Even though a significant number of characters have committed acts of betrayal, the majority of characters are still more likely to be betrayed. The only exceptions are Petyr Baelish, Ellaria Sand and Ramsay Bolton.
Who betrayed who and why?
With friends like these, who needs enemies?
This seems to be the case in Game of Thrones, where the majority of betrayers were allies (52%) and family members (30%) of the betrayed.
But why? What motives drive them to turn on their own people? The majority of characters who betray their allies do it to gain power, followed by revenge. Of the characters who betray their own family members, their primary motives are equally out of love for another character and out of a desire for power.
If you want a prime example, just look at the mess that is the Lannister family. They deserve their own reality TV show. Cersei Lannister cheats on her husband with her own brother, Jaime Lannister. Cersei asks Jaime to kill their other brother, Tyrion Lannister. Jaime goes against Cersei’s wishes and frees Tyrion when he’s imprisoned. Tyrion murders his father, Tywin Lannister, on the freaking toilet (truly, a game of thrones).
Needless to say, dinner with the Lannisters is tense.
The infographic below shows the relationship between the betrayer and the betrayed, and their reason for treachery.
Who knows how many betrayals we can expect to get in the seventh season of Game of Thrones? I know I’ll be watching with a bowl of popcorn and a box of tissues beside me.
How to make your own mind map
We had a blast geeking out and creating this Game of Thrones mind map infographic. So we wanted to give you a chance to make a mind map of your own!
Mind maps allow you to flesh out ideas visually. They’re great for drawing connections between things that are not always obvious (like someone plotting behind your back…).
For most day-to-day purposes like brainstorming sessions, event planning, or presentation preparation, your mind maps doesn’t have to get as complicated as Game of Thrones.
Here is a simplified mind map template you can use:
1. Use shapes to break information into hierarchical categories
Mind maps typically use a radial structure, meaning information branches outwards from one (or several) central topic into subtopics.
In the mind map we created for our Game of Thrones infographic, we organized characters by who they betrayed and also by the number of betrayals they’ve been involved in. Each character is represented by a circle and their betrayals are drawn using arrows.
The characters with bigger circles have been involved in more betrayals and the character with smaller circles have been involved in less betrayals.
The connecting arrows with thicker lines represent that the betrayals had a higher impact on the plot, while the dashed lines represent that a betrayal was implied.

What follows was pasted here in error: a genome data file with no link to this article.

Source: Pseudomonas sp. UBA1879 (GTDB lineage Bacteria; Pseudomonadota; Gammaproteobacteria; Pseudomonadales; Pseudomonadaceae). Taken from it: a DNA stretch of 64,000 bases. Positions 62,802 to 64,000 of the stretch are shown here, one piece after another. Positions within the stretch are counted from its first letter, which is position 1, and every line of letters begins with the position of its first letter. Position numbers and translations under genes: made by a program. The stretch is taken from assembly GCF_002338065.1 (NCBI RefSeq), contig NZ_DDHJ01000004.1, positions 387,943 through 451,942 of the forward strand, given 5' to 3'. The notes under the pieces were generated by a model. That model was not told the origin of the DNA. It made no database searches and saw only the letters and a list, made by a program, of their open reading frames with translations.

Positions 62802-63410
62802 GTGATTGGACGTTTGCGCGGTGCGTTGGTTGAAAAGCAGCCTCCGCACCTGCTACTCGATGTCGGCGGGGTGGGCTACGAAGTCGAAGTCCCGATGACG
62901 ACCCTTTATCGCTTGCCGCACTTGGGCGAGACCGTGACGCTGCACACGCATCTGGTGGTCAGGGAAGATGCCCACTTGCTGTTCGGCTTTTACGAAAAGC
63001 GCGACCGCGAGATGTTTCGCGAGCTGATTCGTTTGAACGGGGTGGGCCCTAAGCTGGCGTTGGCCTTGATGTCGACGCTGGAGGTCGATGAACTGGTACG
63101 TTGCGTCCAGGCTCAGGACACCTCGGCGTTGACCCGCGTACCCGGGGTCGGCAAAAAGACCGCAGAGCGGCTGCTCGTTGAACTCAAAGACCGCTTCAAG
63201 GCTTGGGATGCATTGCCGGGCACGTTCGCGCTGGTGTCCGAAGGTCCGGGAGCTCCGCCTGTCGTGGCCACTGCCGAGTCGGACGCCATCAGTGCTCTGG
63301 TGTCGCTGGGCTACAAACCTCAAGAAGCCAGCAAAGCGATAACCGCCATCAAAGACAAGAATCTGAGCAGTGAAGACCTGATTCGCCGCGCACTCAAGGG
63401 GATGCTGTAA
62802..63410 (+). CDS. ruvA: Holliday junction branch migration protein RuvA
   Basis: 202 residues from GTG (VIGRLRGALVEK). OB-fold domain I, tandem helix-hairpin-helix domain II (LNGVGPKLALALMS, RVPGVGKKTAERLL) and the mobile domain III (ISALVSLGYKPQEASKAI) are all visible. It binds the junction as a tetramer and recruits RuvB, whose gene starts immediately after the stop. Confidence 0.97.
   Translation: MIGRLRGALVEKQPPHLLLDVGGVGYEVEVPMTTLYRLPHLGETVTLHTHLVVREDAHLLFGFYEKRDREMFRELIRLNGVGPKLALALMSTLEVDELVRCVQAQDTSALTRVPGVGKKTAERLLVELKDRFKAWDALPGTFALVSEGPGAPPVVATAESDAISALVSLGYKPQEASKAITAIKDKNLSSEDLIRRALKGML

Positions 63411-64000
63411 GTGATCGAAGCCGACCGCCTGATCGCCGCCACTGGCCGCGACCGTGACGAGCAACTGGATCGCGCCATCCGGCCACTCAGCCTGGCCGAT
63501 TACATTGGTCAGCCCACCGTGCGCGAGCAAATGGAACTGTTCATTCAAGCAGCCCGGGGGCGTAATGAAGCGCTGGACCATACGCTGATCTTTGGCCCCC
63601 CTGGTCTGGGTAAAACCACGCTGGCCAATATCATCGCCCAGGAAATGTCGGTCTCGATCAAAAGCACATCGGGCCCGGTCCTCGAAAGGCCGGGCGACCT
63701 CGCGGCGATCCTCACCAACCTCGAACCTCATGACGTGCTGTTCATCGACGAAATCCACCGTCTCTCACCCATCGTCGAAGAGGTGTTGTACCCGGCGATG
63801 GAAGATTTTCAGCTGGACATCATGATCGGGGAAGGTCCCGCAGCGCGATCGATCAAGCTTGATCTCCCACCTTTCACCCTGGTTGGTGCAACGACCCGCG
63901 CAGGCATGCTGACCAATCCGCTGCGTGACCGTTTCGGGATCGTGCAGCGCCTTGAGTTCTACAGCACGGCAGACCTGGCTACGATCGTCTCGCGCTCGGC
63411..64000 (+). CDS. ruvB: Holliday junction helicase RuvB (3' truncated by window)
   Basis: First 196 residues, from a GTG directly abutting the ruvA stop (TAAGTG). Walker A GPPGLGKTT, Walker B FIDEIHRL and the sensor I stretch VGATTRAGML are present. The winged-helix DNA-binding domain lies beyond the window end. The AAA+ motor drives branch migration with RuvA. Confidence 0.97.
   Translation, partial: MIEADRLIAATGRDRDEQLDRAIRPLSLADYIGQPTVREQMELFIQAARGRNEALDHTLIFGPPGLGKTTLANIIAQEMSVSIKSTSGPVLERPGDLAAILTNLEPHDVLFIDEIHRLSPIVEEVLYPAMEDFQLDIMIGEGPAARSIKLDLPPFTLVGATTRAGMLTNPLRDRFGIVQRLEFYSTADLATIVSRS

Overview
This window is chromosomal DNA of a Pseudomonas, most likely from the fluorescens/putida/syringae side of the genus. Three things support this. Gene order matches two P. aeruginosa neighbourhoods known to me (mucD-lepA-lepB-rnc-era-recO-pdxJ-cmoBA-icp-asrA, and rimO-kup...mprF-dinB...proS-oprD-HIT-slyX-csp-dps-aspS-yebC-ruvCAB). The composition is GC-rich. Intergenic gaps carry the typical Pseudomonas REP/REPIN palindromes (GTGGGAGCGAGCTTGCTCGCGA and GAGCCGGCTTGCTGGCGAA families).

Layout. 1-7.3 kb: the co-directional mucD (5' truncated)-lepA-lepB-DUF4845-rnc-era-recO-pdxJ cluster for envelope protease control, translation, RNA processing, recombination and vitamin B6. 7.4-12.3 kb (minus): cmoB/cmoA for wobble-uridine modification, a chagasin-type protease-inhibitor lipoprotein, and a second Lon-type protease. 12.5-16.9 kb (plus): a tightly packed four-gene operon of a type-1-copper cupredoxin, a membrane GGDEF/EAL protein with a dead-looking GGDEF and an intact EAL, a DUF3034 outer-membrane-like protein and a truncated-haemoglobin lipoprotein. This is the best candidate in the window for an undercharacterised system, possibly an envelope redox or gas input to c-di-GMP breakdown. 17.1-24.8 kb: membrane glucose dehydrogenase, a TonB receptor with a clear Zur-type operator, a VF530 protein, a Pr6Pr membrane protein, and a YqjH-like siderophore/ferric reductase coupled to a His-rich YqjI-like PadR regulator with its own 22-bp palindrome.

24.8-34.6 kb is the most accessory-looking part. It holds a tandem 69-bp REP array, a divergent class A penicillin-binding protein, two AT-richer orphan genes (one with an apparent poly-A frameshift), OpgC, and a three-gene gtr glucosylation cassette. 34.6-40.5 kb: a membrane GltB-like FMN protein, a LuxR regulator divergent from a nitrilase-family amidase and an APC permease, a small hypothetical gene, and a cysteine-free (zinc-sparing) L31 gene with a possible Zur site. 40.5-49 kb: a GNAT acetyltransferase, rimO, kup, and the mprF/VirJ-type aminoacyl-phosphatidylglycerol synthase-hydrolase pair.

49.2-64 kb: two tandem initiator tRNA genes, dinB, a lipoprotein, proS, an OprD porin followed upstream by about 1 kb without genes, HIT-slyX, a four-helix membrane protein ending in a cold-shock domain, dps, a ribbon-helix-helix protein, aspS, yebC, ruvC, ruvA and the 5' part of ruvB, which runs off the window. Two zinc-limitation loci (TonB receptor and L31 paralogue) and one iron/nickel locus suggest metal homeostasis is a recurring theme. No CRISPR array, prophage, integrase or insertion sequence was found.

In the template we created for you, the central topic is in the biggest circle, while the subtopics are in smaller circles.
Generally, when creating an information hierarchy, it’s best to use:
- Big circles for the central topic.
- Medium circles for the subtopics.
- And smaller circles for supporting ideas.
2. Use icons, numbers and colors to make information memorable
If you’re creating a mind map with a bunch of subtopics, it can be easy to lose track of each one.
In our Game of Thrones infographic, we color-coded each character so that it was easier to distinguish which betrayals were linked to them.
We used a similar approach in the mind map template we created for you:
- We numbered each subtopic to indicate which step in the design process it is.
- Each subtopic also has its own color.
- And an icon to make the topics more memorable.
3. Use simple, easy to read fonts
Mind maps are meant to make information easier to understand, not more complicated. That’s why they should be kept nice and organized.
This is a time to avoid gaudy decorative fonts (we’re looking at you, Comic Sans). Opt for simple, easy to read fonts instead.
In the mind map template, we used Roboto for the central topic title, Roboto Condensed for the subtopic titles, and Open Sans for the supporting ideas.
As a rule of thumb, use no more than three different fonts in one mind map.
Now you have the tools to create your own awesome mind map. Get started here.
Want to learn more about creating infographics? Read out in-depth guide:
Credits: Infographics designed by Joanna Lu and Steve Shearer. Data collected and analyzed with the help of Eugene Woo and Joanna Lu.
Infographic updated June 28, 2017 to include events from Game of Thrones season six.